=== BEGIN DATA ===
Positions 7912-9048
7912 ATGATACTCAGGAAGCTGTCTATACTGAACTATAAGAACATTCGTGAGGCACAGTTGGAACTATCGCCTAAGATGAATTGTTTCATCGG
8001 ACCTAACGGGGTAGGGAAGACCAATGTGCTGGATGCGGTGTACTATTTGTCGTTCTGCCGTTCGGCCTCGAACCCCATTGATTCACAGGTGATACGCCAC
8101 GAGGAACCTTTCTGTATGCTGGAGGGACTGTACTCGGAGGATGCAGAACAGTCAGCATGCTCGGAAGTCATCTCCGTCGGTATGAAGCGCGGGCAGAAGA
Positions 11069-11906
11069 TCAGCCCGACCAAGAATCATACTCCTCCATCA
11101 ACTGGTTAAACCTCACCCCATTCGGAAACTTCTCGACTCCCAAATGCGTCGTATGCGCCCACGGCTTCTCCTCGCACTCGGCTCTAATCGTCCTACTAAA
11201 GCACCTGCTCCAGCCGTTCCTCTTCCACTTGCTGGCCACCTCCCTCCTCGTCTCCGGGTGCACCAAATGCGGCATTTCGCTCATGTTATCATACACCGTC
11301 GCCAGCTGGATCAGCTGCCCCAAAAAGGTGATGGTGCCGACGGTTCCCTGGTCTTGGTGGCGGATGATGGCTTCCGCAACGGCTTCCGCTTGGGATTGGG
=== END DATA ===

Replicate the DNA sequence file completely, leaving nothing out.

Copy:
Positions 7912-9048
7912 ATGATACTCAGGAAGCTGTCTATACTGAACTATAAGAACATTCGTGAGGCACAGTTGGAACTATCGCCTAAGATGAATTGTTTCATCGG
8001 ACCTAACGGGGTAGGGAAGACCAATGTGCTGGATGCGGTGTACTATTTGTCGTTCTGCCGTTCGGCCTCGAACCCCATTGATTCACAGGTGATACGCCAC
8101 GAGGAACCTTTCTGTATGCTGGAGGGACTGTACTCGGAGGATGCAGAACAGTCAGCATGCTCGGAAGTCATCTCCGTCGGTATGAAGCGCGGGCAGAAGA
Positions 11069-11906
11069 TCAGCCCGACCAAGAATCATACTCCTCCATCA
11101 ACTGGTTAAACCTCACCCCATTCGGAAACTTCTCGACTCCCAAATGCGTCGTATGCGCCCACGGCTTCTCCTCGCACTCGGCTCTAATCGTCCTACTAAA
11201 GCACCTGCTCCAGCCGTTCCTCTTCCACTTGCTGGCCACCTCCCTCCTCGTCTCCGGGTGCACCAAATGCGGCATTTCGCTCATGTTATCATACACCGTC
11301 GCCAGCTGGATCAGCTGCCCCAAAAAGGTGATGGTGCCGACGGTTCCCTGGTCTTGGTGGCGGATGATGGCTTCCGCAACGGCTTCCGCTTGGGATTGGG